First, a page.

The second event was the Saturday after the Users’ Group meeting. I had taken the family to Disneyland and my daughter wanted to visit Build-a-Bear. Now I ask you, how can any doting father refuse a 10-year old’s plea for the “The most special bear in the whole world, I’ll name him Daddy Bear”. Yeah I know, I should have “Sucker” plastered on my forehead. However, as I was going through the process of building this special bear with my daughter, I started to consider correlations on how this might pertain to building a replication technology verses buying one. The amount of staff is what first caught my attention, someone to help pick through the inventory of choices, someone to help pick a heart, a customized sound, a stuffing station, there was someone to assist in picking out accessories and clothes, I mean after all you can’t have a naked bear. Of course no bear is complete without being a member of the “hug club”. After all of this specialization was complete I ended up with a great memory and a bill in excess of $90.00.
I started to consider the issues the customer group faced when attempting to build their own extraction routines. Most had a variety of database sources, Oracle, DB2, MS SQL, etc. Each required a different person with different skill sets to write the extraction routines. Given the resources this could vary from database to database and even department to department. I’m thinking the hidden cost of staffing this exercise is probably overlooked by upper management.
There also didn’t seem to be a common approach to how the extraction process is maintained. After further analysis most elected to extract the data was through Triggers or using SQL Select routines. OUCH, that is a pretty intrusive approach to pulling the data out of any source environment. I’m thinking a membership to the “hug club” might be in order once the overhead requirements are analyzed. But there is a distinct reason for this choice; it is straight forward and easier to troubleshoot.
Why? Because Build-a-Bear can quickly train new staff members on how to work each station, but specialized IT personal are harder to come by, and they come and go from organizations all the time. Writing a customized routine for extracting data might provide job security, but it might also paralyze an organization if errors are encountered after an upgrade, or change to the environment. Delays can be exacerbated if the author of the code has moved on and no longer works for the organization.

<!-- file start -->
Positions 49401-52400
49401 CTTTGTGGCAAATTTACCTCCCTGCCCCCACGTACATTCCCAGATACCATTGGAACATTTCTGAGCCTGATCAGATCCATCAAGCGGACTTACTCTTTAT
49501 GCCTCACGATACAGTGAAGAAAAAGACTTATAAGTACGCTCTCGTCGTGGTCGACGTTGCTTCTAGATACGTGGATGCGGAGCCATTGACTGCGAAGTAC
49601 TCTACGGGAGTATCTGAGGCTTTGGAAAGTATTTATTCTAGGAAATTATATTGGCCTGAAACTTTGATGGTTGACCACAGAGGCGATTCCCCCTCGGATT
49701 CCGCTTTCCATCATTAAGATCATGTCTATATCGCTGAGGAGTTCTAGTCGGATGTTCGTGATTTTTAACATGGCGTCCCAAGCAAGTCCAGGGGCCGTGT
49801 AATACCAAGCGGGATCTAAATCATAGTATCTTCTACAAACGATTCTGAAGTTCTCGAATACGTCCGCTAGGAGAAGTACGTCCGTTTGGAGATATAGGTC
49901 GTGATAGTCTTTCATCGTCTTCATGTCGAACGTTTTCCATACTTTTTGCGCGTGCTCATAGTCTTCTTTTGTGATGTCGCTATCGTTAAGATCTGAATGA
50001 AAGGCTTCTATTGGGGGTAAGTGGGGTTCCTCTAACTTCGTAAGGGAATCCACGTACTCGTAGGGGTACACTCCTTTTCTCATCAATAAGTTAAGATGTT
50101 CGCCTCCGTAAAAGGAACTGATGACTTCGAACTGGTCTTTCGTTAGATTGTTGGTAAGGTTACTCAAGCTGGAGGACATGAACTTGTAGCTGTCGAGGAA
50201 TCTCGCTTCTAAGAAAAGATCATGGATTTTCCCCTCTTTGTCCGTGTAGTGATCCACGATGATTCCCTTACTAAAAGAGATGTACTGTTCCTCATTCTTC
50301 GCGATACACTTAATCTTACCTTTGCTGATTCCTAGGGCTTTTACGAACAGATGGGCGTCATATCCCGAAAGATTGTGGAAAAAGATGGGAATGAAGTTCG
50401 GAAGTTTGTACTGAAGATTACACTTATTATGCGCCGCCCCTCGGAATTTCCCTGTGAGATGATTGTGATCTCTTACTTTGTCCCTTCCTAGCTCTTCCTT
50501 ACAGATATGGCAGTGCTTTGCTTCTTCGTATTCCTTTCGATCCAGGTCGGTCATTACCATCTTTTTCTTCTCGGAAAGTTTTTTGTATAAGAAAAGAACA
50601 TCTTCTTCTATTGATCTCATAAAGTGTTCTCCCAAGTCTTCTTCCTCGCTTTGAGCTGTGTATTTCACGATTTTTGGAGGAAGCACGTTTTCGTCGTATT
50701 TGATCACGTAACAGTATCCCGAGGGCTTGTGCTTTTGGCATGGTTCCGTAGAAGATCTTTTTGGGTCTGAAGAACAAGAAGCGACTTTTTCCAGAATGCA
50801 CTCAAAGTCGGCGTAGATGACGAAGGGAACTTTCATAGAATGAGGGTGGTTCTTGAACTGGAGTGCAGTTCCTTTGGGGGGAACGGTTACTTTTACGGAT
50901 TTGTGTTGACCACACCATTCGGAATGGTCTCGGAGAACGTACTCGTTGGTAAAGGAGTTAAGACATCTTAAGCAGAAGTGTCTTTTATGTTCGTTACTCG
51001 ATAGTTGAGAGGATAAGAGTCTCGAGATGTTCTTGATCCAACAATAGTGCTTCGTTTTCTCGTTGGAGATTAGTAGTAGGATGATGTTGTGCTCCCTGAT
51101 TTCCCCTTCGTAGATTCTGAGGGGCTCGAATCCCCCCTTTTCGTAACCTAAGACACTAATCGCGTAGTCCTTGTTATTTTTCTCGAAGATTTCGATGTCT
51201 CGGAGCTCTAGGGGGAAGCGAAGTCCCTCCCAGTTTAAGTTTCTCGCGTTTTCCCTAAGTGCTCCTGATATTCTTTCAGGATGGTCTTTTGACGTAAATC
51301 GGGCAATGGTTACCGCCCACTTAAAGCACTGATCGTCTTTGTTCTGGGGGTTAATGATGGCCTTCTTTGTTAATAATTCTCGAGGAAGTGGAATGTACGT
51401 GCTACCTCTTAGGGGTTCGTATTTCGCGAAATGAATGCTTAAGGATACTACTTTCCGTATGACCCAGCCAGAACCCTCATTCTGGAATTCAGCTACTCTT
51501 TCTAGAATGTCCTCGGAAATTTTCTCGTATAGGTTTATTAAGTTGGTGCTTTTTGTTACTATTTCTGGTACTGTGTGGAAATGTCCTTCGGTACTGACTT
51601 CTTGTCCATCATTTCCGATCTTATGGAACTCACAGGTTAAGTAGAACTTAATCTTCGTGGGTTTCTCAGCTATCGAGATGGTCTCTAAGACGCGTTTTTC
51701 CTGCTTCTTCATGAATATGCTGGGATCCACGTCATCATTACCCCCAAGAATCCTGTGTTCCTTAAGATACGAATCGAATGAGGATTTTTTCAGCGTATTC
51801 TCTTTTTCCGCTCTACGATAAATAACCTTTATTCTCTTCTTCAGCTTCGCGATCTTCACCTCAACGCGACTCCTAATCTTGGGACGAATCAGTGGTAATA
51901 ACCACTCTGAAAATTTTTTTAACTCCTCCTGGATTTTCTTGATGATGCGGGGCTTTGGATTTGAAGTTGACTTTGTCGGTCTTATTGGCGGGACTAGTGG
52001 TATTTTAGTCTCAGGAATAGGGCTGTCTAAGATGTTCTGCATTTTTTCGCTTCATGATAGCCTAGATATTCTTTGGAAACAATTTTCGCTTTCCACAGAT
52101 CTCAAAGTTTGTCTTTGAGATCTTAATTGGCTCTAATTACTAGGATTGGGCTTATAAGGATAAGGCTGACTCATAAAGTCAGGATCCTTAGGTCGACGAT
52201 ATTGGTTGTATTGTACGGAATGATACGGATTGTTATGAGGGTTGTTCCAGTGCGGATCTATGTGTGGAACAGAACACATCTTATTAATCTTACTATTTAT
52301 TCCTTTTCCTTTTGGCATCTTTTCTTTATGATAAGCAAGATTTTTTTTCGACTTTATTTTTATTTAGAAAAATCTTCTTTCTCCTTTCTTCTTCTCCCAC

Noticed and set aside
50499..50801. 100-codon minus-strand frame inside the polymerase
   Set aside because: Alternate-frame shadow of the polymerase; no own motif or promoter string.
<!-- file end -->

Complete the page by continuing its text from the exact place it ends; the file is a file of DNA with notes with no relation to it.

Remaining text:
This topic has intrigued me and before I closed the presentation I inquired if anyone would be willing to participate in an ROI study to validate whether building verses buying would make sense in their organization. I had several willing candidates. Over the next several months I invite you to follow along with my blog series on this subject. I intend to document my findings and share it with a wider audience that might be considering an investment in a replication technology verses building your own.
For those of you who will be attending Informatica World, I’d like to invite you to join me at the Demo Booths and Hands on Labs. I’ll be there all week and would love the opportunity to meet with you in person.
Treating Big Data Performance Woes with the Data Replication Cure Blog Series – Part 1
“Big Data” is all the rage – it is virtually impossible to check out any information management media channel, online resource, or community of interest without having your eyeballs bathed in articles touting the benefits and inevitability of what has come to be known as big data. I have watched this transformation over the past few years as data warehousing and business analytics appliances have entered the mainstream. Pure and simple: what was the bleeding edge of technology twenty years ago in performance computing is now commonplace, with Hadoop being the primary platform (or more accurately, programming environment) for developing big data analytics applications. (more…)